While some patients will be satisfied with the products described in this article, some will be interested in cosmeceuticals. A few new or relatively new products that feature moisturizing vehicles are described ahead.

Skin Lightening. From Syneron, elure Advanced Skin Lightening Technology features a novel natural enzyme called Melanozyme. The product comes in a two-compartment jar. One side contains the natural enzyme and the other contains a bioactivator. While I have not had enough patients use the product to assess its clinical efficacy, the prospect of a hydroquinone-free formulation that directly targets melanin is welcome.

The formulation contains glycerin, caprylic triglycerides, ester of jojoba oil, and citric acid (generally used as a preservative or pH adjuster). The non-fragranced formulation has a strong but tolerable smell.

Photodamage/Photoprotection. Neova Total DNA Repair (PhotoMedex) is suitable for use on the face, neck, and back of hands—all of which are subject to photodamage. The product is specifically formulated for daytime use, as it contains the DNArepair enzyme photolyase, derived from Anacystis nidulans (A phytoplankton), that when exposed to light converts cyclobutane dimers into their original DNA structure.26 Ergothioneine (EGT), a natural antioxidant, appears to scavenge reactive oxygen species generated by both Type I and Type II photosensitization and suppresses both TNF-alpha expression and MMP-1.27 These agents are delivered via liposomes termed photolisomes by the manufacturer. Other ingredients in the formulation include shea butter, dimethicone, squalane, evodie fruit extract, algae extract, lethicin, glycerin, duglycerin (which buttresses glycerin), and the preservative polysorbate 60. Extract of evodia fruit has demonstrated strong anti-inflammatory properties when topically applied.28/p>

Vivite Daily Facial Moisturizer with Sunscreen SPF 30 (Allergan) is a light, oil-free formulation containing glycolic acid, olive leaf extract, vitamin C, vitamin E, glycerin, dimethicone, green tea extract, pomegranate extract, licorice root extract, and antioxidant superoxide dismutase. Olive leaf extract is antioxidant and shown to have anti-melanoma potential.30 Licorice root extract has been used to reduce hyperpigmentation.14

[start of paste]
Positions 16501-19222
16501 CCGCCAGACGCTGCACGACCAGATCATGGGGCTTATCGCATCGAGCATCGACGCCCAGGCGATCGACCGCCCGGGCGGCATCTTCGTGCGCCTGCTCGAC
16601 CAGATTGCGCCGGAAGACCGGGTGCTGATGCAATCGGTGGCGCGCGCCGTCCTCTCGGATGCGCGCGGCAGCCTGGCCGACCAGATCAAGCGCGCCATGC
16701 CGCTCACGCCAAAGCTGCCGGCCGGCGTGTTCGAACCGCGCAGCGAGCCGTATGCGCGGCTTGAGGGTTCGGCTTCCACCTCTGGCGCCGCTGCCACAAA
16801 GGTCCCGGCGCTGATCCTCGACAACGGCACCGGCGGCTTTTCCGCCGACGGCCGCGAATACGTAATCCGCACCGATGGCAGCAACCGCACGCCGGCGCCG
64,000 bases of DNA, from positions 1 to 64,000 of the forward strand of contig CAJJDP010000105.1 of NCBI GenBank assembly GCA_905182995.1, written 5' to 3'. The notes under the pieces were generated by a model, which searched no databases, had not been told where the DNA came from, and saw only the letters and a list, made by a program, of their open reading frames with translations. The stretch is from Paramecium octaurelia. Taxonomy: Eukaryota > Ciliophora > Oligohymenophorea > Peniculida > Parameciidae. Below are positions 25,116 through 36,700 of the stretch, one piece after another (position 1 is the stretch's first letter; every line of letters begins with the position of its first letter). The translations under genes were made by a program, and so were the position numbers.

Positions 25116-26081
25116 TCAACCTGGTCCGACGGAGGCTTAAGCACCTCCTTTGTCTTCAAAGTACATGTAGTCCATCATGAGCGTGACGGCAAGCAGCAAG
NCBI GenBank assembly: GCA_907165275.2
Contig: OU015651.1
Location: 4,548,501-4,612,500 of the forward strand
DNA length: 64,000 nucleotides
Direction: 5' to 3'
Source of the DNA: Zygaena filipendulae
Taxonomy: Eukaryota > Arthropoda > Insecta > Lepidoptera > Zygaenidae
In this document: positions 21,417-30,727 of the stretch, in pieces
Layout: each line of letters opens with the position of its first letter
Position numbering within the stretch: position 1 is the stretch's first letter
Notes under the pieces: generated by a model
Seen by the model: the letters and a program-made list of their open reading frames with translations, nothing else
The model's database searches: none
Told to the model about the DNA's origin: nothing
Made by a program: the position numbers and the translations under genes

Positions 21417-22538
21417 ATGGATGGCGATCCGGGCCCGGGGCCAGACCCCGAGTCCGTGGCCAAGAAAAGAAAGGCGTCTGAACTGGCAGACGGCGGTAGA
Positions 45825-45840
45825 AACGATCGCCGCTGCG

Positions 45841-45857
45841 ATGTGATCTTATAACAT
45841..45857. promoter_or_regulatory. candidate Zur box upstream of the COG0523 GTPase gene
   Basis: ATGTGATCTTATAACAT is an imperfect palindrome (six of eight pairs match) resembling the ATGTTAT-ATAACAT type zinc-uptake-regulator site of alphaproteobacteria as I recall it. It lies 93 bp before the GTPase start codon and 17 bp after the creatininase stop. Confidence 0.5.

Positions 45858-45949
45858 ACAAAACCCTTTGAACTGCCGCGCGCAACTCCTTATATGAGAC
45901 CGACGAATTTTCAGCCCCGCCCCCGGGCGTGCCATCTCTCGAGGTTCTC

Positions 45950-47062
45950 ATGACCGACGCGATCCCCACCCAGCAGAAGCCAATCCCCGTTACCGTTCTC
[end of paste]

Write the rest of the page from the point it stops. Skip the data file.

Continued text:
The sunscreen ingredients are octinoxate (UVA and UVB blocker), oxybenzone (UVA and UVB blocker), octisalate (UVB). The product comes in a bottle less than 3oz., making it an ideal travel item.

Anti-Aging. Dermal Repair Cream from SkinMedica is a rich, oil-free moisturizer ideal for use on normal-to-dry skin (but probably not oily skin). It contains high concentrations of vitamins C and E, sodium hyaluronidate (a form of HA), and algae extract. Also incorporated are dimethicone, aloe barbadenisis, algae extract, squalene, oat extracts, vitamin A, sunflower seed oil, glycerin, and other fruit and grain seed extracts.

• Revale Skin Intense Recovery (Stiefel/GSK) with coffeeberry is a light, oil-free, once daily moisturizer with sunscreen. The concentration of coffeeberry, a botanical extract with significant antioxidant capacity,31 is 1.5%.

The formulation contains glycerin, dimethicone, capric triglyceride, aloe leaf extract, licorice root extract, vitamin E, grape seed extract, soybean protein, and cholesterol. Grape seed extract is a potent antioxidant that, when applied topically, has been shown to support wound healing,32 among other benefits. Soy isoflavones are shown to provide anti-oxidant and possible anti-carcinogenic actions when applied topically.33

 

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About Practical Dermatology

Practical Dermatology is the monthly publication that provides coverage of medical care, cosmetic advancements, and practice management for clinicians in the field. With straight-forward, how-to advice from experts in various fields, we strive to enhance quality of care and improve the daily operation of dermatology practices.